1. the 3% and 5% Aquagel clay samples exhibit very low fluid loss propertiesthis is desirable to prevent formation damage, to stabilize the well bore, and to obtain correct log interpretation. Also, the fluid loss decreases with increasing Aquagel content and increases with increasing temperature.
2. the resistivities of these samples are better than those of conventional water-based muds. As Table 5 indicates, the resistivities of these microemulsions increase with increasing clay content and decrease with increasing temperature.
3. Compared with the water-based mud, i.e. 5% Aquagel concentration, the microemulsions show decidedly lower fluid loss properties and also much lower resistivities.
Comparing the 5% Aquagel clay content waterexternal microemulsion drilling fluid to a waterexternal emulsion drilling fluid, the latter will eventually be unstable and separate into two distinct phases. Within these two distinct phases, the water and oilsoluble properties of the components are necessarily distributed therein. However, the microemulsion remains stable throughout an indefinite period of time. lt is evident that these two different types of drilling fluids within a well will perform differently, i.e. if a drilling rig is shut down for any length of time, the emulsion drilling fluid can separate into two distinct phases and thus upset the rheological properties of the drilling fluid. Whereas, if a microemulsion were present in this situation, it would maintain its integrity throughout the shut-down period.
It is not intended that this invention be limited by the specifics taught herein. Rather, all equivalents obvious to those skilled in the art are intended to be equated within the scope of the invention as defined within the specification and appended claims.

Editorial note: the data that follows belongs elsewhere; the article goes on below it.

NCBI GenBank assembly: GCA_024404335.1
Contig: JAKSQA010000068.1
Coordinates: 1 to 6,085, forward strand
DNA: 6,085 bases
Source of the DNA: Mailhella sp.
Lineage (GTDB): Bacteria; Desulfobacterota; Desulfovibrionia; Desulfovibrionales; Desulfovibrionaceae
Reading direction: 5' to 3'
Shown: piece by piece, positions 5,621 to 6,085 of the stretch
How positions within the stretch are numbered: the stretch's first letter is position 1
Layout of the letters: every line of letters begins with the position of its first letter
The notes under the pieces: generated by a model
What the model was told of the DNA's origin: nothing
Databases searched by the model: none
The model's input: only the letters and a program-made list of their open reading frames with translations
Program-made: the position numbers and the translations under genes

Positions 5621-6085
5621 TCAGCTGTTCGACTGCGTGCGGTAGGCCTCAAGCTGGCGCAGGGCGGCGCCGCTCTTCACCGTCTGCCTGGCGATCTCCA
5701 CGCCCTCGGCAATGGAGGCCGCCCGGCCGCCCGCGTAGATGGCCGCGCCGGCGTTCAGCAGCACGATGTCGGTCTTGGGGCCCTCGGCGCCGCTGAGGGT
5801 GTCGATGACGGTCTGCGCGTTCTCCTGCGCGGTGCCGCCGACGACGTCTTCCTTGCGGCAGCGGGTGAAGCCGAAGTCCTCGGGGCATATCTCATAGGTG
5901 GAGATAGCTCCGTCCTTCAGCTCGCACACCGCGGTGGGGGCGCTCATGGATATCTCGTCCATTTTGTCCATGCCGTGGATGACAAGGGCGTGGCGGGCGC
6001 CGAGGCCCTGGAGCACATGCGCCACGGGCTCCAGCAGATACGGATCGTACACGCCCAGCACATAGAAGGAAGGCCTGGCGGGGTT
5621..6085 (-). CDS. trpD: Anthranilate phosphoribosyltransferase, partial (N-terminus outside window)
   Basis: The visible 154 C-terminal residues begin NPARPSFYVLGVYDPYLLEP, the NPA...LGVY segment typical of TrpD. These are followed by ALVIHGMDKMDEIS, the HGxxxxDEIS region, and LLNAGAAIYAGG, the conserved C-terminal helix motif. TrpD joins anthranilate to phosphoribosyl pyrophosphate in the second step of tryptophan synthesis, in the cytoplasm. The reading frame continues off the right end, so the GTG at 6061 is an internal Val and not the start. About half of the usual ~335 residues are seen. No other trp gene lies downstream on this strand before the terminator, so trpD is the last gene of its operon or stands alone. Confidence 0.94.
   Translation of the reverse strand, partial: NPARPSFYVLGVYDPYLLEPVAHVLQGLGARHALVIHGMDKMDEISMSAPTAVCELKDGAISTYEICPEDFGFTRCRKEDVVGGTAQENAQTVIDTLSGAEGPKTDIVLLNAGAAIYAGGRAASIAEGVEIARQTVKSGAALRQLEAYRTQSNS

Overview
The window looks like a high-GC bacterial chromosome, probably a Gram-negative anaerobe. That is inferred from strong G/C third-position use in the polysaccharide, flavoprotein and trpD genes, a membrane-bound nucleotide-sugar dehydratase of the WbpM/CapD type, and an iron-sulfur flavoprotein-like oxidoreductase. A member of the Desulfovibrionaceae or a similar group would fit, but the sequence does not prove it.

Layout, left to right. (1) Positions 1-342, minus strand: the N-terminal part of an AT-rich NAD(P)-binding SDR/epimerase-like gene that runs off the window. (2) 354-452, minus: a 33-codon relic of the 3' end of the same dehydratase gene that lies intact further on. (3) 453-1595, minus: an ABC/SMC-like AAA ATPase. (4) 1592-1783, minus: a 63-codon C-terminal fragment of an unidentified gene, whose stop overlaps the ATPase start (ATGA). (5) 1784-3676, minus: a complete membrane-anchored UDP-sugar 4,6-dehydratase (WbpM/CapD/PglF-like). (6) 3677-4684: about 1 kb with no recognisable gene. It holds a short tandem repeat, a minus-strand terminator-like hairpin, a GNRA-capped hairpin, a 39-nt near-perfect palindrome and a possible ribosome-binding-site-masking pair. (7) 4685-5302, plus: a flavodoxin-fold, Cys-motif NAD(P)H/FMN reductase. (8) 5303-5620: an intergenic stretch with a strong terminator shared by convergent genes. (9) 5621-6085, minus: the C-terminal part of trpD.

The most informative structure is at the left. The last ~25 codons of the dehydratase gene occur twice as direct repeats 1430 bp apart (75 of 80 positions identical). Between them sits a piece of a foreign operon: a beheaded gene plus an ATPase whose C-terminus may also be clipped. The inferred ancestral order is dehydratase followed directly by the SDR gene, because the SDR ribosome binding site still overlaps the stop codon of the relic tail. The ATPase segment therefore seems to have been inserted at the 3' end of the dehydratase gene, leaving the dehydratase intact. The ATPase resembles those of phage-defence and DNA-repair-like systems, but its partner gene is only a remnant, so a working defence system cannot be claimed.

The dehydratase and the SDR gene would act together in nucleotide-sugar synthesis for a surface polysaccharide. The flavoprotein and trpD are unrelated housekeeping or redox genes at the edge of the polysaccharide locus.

What is claimed is:
1. An improved fluid useful in the drilling of wells wherein a micellar dispersion comprised of water, bydrocarbon and petroleum sulfonate is used as the drilling fluid, wherein the improvement comprises using as the drilling fluid a water-external microemulsion comprised of about to about 90% by volume water, about 5 to about 90% by volume hydrocarbon, about 1% to about 30% by volume of a sodium petroleum sulfonate having an average equivalent weight within the range of 350 to about 525, and about 0.01 to about 15% by weight, based on the water, of a waterdispersible clay.
2. The microemulsion of claim 1 wherein it contains about 0.01 to about 20% by volume cosurfactant.
3. The microemulsion of claim 2 wherein the cosurfactant is an alcohol containing about 1 to about 20 carbon atoms.
4. The composition of claim 1 wherein the microemulsion contains up to about by weight of a weighting agent to obtain a density of about 8 to about 18 lbs/gal.
5. The composition of claim 1 wherein the concentration of the sodium petroleum sulfonate is about 2% to about 20%.